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MBS in India: ‘I am sure we can create good things’ – World


Saudi Crown Prince Mohammad bin Salman on Wednesday met President Ram Nath Kovind at the Presidential Palace in Delhi during his day-long official visit to India.

Saudi Crown Prince Mohammad bin Salman receives a Guard of Honour at the Presidential Palace in New Delhi. ─ Photo courtesy President of India Twitter

The prince, who was accorded a ceremonial reception at the Rashtrapati Bhavan, said on the occasion that Riyadh wishes to maintain and improve ties with Delhi “for the sake of both countries”.

“With the leadership of the president and the prime minister, I am sure we can create good things for Saudi Arabia and India,” Prince Mohammad said, according to Asia News International.

“I admire PM Modi. He is the elder brother and I am his younger brother,” he added.

Describing Indian people as “our friends”, the crown prince said that Indians have helped build Saudi Arabia for 70 years. “During this trip we will show few examples of work Saudi people did in India,” he said.

Prince Mohammad is accompanied by an entourage of ministers and a delegation of businessmen. He is expected to hold a meeting with Indian Prime Minister Narendra Modi followed by delegation level talks. According to India Today, the two leaders may discuss ways to enhance defence ties, including holding a joint naval exercise.

Both countries are expected to sign agreements in the fields of tourism, investment, housing and communications today.

The crown prince, known as MBS for short, arrived in India on Tuesday night after visiting Pakistan. He was welcomed at the airport by Modi, who embraced him in a characteristic bear hug.

Ties between India and Saudi Arabia, where millions of Indians are employed as migrant workers, have strengthened since Modi visited Riyadh in 2016 for the signing of a Memorandum of Understanding (MoU) on cooperation with intelligence-gathering on money laundering and terrorism financing.

The two countries’ two-way trade totalled $27.5 billion last year. India describes Saudi Arabia as a “key pillar” of its energy security. It provides about 17 per cent of India’s crude oil and about a third of its liquefied natural gas. The relationship may be more key as a deadline nears for India to comply with United States sanctions against Iran, India’s largest oil provider.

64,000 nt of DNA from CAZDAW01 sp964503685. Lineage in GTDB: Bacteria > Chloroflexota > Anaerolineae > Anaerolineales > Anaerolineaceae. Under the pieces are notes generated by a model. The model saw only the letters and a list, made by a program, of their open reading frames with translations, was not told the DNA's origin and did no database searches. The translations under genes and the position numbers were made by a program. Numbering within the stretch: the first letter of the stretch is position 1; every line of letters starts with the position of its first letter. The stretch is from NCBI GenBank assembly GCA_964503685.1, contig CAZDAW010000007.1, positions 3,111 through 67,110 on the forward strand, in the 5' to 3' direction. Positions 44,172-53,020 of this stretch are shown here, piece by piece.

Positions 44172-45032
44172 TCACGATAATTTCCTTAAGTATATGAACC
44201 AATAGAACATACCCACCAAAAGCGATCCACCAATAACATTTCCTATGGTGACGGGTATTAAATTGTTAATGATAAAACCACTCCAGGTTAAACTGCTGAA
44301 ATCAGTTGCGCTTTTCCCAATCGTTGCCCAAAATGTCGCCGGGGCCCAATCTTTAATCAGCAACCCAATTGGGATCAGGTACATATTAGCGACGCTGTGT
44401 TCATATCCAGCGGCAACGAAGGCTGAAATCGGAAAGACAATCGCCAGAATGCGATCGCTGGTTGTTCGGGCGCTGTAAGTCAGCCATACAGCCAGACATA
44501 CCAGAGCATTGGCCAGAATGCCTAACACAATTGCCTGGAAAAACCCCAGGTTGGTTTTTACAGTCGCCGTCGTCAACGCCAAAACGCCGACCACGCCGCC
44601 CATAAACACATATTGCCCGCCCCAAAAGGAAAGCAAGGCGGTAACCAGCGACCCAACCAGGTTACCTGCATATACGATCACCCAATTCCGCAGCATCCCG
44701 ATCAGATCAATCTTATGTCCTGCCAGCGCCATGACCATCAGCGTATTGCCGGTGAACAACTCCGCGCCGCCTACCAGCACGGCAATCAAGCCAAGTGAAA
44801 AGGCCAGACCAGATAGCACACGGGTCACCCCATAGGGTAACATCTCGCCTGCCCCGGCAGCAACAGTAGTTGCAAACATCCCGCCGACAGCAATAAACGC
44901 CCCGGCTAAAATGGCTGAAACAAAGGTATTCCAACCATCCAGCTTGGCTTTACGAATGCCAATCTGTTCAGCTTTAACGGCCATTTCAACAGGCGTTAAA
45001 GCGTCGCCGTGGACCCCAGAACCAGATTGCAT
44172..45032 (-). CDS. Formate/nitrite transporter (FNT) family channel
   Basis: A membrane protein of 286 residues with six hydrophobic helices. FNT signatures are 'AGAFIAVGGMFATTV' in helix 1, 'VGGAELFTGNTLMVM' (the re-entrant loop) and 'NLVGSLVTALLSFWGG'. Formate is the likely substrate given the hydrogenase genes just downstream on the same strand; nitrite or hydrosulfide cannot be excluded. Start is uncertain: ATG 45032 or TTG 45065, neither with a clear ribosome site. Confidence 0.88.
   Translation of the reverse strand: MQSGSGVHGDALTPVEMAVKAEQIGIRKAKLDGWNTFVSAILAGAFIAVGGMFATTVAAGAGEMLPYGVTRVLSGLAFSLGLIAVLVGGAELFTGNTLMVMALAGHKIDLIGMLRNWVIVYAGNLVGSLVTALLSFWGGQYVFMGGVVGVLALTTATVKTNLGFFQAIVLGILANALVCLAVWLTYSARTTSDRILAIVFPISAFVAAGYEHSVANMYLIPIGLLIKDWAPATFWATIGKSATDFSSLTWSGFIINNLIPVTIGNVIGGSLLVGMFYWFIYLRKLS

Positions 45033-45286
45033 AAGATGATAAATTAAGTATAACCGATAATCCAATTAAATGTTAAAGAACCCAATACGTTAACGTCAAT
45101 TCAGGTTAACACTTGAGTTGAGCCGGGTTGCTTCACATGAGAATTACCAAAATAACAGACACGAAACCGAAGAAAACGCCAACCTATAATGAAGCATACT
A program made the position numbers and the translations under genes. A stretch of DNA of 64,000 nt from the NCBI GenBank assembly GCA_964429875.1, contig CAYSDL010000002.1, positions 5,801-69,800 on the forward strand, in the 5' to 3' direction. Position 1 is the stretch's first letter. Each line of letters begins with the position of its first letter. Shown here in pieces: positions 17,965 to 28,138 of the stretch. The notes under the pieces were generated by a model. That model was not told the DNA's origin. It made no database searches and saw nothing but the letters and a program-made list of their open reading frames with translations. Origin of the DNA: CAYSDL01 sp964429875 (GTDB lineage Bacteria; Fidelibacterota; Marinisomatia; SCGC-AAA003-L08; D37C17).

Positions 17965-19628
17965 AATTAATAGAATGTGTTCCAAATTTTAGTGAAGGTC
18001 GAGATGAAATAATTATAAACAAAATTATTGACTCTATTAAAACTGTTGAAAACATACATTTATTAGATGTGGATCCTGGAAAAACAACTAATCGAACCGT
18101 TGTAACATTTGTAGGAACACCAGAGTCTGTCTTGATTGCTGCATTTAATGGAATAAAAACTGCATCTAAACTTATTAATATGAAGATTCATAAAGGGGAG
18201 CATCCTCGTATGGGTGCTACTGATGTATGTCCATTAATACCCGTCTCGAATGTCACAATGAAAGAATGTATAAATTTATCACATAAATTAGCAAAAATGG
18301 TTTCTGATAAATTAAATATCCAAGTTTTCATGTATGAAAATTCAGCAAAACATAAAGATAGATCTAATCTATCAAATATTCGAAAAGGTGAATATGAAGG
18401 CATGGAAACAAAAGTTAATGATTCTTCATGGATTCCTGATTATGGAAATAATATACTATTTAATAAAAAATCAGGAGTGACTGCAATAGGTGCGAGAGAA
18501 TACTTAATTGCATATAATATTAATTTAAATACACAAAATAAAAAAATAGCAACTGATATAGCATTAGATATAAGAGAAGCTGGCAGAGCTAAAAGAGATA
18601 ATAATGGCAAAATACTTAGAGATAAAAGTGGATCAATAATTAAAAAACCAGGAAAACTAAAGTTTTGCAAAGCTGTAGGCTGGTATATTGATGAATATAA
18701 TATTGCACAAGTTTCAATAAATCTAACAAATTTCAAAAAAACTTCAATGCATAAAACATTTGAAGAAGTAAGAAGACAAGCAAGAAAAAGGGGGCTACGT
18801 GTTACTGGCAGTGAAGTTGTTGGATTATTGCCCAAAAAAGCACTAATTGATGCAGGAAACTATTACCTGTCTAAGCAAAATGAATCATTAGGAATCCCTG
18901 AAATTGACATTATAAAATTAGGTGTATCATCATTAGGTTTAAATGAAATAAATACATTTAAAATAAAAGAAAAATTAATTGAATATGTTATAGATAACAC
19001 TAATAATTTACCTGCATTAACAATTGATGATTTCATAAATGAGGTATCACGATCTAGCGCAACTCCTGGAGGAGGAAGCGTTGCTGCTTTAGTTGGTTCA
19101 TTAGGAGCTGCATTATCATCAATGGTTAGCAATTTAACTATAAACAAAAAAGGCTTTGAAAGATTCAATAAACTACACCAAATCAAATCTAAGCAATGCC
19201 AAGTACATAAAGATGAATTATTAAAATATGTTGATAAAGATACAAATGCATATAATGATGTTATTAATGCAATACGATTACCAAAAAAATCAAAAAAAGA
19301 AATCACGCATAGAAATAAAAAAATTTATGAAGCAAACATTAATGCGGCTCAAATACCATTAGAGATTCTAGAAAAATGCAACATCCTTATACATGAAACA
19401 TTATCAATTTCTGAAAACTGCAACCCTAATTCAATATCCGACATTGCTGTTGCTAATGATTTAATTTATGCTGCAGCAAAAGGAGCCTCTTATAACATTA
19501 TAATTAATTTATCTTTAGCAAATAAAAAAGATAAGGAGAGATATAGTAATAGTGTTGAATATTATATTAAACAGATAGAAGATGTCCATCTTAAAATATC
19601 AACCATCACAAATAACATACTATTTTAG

Will MBS talk Pak-India ties?

MBS is also expected to make an effort to defuse simmering tensions between India and Pakistan in the aftermath of the attack in occupied Kashmir’s Pulwama area last week.

Over 40 Indian paramilitary troops were killed in the attack, which has been claimed by the Jaish-e-Mohammad, a proscribed organisation. India has alleged that those who planned the attacks had links with the Pakistani state — a charge that Pakistan has vigorously denied. Shortly after the attack, the Pakistan Foreign Office had condemned the attack, saying that it was “a matter of grave concern”.

The crown prince has a delicate balance to strike during his Asia tour, which will also take him to China.

In Islamabad, two government officials — who spoke on the condition of anonymity — said Prime Minister Imran Khan raised the issue of the increasing tension with India during his talks with the crown prince. They said that during his visit to New Delhi, MBS was expected to encourage Indian leaders to try to resolve all issues through talks.

Earlier on Tuesday, in a video message, Prime Minister Khan said Islamabad will take action if Delhi shares any actionable evidence concerning last week’s suicide bombing.

While offering cooperation and another chance at a dialogue over the Kashmir issue, the premier also warned India against any act of aggression, saying Pakistan will not hesitate in retaliating to a provocation.

However, he made it clear that he hopes better sense will prevail.

India’s Ministry of External Affairs responded to the prime minister’s offer for an investigation and dialogue over the Pulwama attack with further vitriol.

In a statement that spurned Islamabad’s effort to defuse tensions, New Delhi described PM Khan’s statement that Pakistan itself has been the biggest victim of terrorism as “far from the truth”.

More details to follow.



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